Current U.S. statistics suggest that one-third of American adults are obese, while over two-thirds of adults are overweight or obese. Overweight and obese individuals are at risk for many diseases and health conditions owing to their excess weight.
- Type 2 Diabetes - This was previously called “adult-onset diabetes” because in the past it was usually discovered after age 40. However, with increasing levels of obesity and sedentary lifestyle, this disease is now being found more and more in adolescents - and sometimes even in children under 10 - and the term “adult onset” is no longer used.
- Nonalcoholic Fatty Liver Disease (NAFLD) - NAFLD is a condition in which fat accumulates in the liver. From 50 to 70 percent of people with type 2 diabetes and 95 percent of those who are obese have fatty liver. But up to 77 percent of people who have fatty liver don’t have any symptoms. If it leads to cirrhosis of the liver, it’s fatal, unless you are lucky enough to get a liver transplant.
- Sleep Apnea - Sleep apnea is believed to affect at least 1 out of every 200 Americans - 70 to 90 percent are men, mostly middle-aged and usually overweight. But the condition can afflict both men and women at any age. It is a condition in which breathing repeatedly stops and starts during sleep due to blockage of the airway and can be life-threatening.
- Osteoarthritis - Osteoarthritis is a gradual deterioration of the joint tissue due to excess wear and tear. The risk of developing arthritis increases by approximately 40 percent with every 10 pounds of excess weight gain. If you are obese, your knees and hips experience up to three times more pressure with each step and six times more pressure when walking down a flight of steps.
- High blood pressure (hypertension) - Blood pressure is the pressure exerted by the blood flow on the walls of the arteries. It is the determined by the force and amount of blood pumped by the heart and by the diameter of the arteries. It consists of two components: Systolic pressure and Diastolic pressure. A blood pressure reading of 120/80mmHg is considered normal whereas a blood pressure of 140/90mmHg or higher is considered high blood pressure or hypertension.
- High cholesterol (dyslipidemia) - Cholesterol is a type of fat that your body needs to work properly. There are different types of fat: LDL cholesterol or "bad" cholesterol, HDL cholesterol or "good" cholesterol, and triglycerides. Too much LDL and triglycerides and too little HDL increases your risk for stroke, heart disease, and circulatory problems.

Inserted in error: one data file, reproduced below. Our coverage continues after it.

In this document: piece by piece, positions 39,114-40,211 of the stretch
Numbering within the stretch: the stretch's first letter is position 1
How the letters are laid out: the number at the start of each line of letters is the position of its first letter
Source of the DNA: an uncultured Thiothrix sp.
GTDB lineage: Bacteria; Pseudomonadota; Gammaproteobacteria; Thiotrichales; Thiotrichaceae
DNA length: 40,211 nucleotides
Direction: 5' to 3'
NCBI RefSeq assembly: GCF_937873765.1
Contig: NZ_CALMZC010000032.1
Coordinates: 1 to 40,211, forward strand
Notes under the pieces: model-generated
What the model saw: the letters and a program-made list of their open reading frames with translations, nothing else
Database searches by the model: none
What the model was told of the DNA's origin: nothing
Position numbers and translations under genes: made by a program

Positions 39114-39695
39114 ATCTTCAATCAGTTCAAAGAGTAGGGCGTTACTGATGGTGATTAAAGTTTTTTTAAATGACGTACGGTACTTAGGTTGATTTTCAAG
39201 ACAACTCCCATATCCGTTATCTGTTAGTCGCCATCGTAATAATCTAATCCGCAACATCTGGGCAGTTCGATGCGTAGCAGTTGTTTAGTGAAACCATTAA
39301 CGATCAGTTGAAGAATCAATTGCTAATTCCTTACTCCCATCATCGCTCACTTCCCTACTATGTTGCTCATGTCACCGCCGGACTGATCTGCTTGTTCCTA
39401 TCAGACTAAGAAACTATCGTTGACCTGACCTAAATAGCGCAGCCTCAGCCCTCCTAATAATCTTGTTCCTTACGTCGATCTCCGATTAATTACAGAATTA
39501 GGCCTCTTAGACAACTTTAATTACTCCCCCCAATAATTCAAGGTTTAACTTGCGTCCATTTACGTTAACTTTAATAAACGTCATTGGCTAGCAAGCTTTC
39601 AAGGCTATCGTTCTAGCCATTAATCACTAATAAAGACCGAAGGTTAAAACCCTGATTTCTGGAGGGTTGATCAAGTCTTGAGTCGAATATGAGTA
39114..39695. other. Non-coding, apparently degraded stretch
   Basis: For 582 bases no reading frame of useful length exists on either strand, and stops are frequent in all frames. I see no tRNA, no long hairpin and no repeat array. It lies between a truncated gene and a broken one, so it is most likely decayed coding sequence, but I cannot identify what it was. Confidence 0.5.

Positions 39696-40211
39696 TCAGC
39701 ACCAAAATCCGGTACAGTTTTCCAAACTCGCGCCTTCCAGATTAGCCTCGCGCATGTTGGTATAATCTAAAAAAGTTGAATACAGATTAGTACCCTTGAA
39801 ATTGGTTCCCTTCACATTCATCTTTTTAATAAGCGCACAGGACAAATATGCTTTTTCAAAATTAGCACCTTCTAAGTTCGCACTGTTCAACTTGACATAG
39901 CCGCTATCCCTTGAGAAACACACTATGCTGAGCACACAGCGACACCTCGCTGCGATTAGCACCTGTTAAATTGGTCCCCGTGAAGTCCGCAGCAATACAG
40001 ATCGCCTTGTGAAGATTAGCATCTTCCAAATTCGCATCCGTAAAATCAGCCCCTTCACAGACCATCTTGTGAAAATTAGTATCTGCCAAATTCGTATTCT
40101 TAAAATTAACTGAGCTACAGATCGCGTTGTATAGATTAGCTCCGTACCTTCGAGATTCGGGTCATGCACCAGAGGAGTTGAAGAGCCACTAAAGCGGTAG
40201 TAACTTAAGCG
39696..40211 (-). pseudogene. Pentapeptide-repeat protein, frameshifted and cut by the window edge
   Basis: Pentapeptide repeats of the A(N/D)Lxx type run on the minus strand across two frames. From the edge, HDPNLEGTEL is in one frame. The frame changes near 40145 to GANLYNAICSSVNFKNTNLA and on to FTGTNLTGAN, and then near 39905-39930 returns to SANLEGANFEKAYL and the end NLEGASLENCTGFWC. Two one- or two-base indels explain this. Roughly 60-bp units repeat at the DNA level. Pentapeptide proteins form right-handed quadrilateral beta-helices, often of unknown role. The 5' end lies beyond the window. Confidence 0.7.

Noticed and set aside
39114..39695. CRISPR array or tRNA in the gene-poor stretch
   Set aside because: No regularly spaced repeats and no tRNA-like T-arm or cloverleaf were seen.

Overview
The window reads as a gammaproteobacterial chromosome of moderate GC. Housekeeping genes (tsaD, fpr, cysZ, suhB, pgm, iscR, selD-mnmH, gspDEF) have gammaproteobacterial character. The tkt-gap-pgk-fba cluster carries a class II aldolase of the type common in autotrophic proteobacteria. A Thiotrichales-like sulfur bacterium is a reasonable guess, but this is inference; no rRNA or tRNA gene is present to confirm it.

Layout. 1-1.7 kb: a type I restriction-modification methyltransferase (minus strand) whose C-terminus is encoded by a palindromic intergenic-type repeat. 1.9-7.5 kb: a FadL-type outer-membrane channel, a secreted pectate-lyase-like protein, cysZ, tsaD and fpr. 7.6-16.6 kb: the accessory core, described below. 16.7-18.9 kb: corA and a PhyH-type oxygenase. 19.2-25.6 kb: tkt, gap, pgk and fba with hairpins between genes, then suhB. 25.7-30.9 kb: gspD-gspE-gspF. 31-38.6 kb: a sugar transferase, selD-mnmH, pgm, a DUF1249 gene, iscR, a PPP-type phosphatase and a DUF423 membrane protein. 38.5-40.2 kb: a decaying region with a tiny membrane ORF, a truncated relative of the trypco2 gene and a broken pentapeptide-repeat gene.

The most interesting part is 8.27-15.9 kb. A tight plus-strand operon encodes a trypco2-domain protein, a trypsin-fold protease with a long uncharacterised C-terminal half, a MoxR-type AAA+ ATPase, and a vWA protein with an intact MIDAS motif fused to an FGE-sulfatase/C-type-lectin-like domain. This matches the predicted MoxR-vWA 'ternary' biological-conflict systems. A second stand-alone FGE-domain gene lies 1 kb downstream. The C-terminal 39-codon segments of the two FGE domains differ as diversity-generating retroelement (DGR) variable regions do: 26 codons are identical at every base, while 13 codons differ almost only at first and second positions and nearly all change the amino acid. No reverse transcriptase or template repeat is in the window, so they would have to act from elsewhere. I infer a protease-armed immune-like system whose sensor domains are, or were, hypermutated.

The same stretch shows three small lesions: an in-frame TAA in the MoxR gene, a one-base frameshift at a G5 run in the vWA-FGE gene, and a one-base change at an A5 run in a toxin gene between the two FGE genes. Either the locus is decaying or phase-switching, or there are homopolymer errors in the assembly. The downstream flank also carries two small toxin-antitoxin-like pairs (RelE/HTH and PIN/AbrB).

- Coronary Heart Disease (CHD) or Coronary Artery Disease (CAD) - CHD or CAD is a narrowing of the small blood vessels that supply blood and oxygen to the heart. It is the leading cause of death for adults in the U.S.
- Stroke - A stroke is the sudden death of brain cells due to lack of oxygen. A stroke is usually defined as one of two types: Ischemic caused by a blockage in an artery and Hemorrhagic caused by a tear in the artery’s wall that produces bleeding into or around the brain. It is the second leading cause of death worldwide.
- Gallbladder Disease - One of the major causes among the many risk factors for gallbladder disease is obesity. Gallbladder disease occurs when bile becomes concentrated and thick. Then gallstones are formed when the bile hardens.
- Cancer - Many cancers are associated with obesity, including cancer of: the esophagus, breast, endometrium, colon and rectum, kidneys, pancreas, thyroid, gallbladder and possibly others.
My colleague on ObesityCentral, The HealthGal who is a physician assistant, writes in her article Obesity Kills, "The bottom line is that if you struggle with obesity and you don’t figure out a way to lose the weight in a sustainable and healthy fashion…you are at serious risk of dying prematurely. Because obesity is itself a disease and …obesity kills."
What to read next: 10 Obesity-Related Diseases ** Living life well-fed,**** My Bariatric Lifore shareposts from MyBariatricLife on HealthCentral**** Follow MyBariatricLife on Twitter**** Connect with MyBariatricLife on StumbleUpon** ** View my Grains Make Me Fat recipe cards on Pinterest**** References**:
HealthCentral Sleep Apnea
HealthCentral Obesity and Arthritis: Know the Risks
HealthCentral What is hypertension?
HealthCentral Cholesterol Risk Factors
HealthCentral Stroke Factors
HealthCentral Obesity and Arthritis Know the Risks
Obesity Action Coalition Gallbladder Disease and the Obese Patient
Cheryl Ann Borne, writing as My Bariatric Life, is a contributing writer and Paleo recipe developer for HealthCentral’s Obesity Community. Cheryl is an award-winning healthcare communications professional and obesity health advocate who has overcome super obesity and it’s related diseases. She publishes the website MyBariatricLife.org and microblogs on Facebook, Twitter, and Pinterest. Cheryl also is writing her first book and working on a second website. Watch her transformational video on Vimeo.